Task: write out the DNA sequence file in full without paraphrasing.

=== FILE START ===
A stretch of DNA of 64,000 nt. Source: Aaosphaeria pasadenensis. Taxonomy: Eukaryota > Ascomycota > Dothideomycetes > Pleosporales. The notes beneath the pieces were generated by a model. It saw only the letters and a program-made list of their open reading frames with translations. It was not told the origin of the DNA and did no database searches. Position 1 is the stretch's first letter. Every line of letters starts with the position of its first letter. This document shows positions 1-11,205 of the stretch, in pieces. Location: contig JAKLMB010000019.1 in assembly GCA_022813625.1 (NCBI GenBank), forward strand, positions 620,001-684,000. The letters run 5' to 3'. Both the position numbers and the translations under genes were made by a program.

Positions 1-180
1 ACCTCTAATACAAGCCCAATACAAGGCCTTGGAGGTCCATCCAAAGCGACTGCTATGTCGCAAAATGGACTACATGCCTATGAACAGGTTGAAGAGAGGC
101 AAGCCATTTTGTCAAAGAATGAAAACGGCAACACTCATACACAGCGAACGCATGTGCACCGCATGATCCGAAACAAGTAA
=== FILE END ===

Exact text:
A stretch of DNA of 64,000 nt. Source: Aaosphaeria pasadenensis. Taxonomy: Eukaryota > Ascomycota > Dothideomycetes > Pleosporales. The notes beneath the pieces were generated by a model. It saw only the letters and a program-made list of their open reading frames with translations. It was not told the origin of the DNA and did no database searches. Position 1 is the stretch's first letter. Every line of letters starts with the position of its first letter. This document shows positions 1-11,205 of the stretch, in pieces. Location: contig JAKLMB010000019.1 in assembly GCA_022813625.1 (NCBI GenBank), forward strand, positions 620,001-684,000. The letters run 5' to 3'. Both the position numbers and the translations under genes were made by a program.

Positions 1-180
1 ACCTCTAATACAAGCCCAATACAAGGCCTTGGAGGTCCATCCAAAGCGACTGCTATGTCGCAAAATGGACTACATGCCTATGAACAGGTTGAAGAGAGGC
101 AAGCCATTTTGTCAAAGAATGAAAACGGCAACACTCATACACAGCGAACGCATGTGCACCGCATGATCCGAAACAAGTAA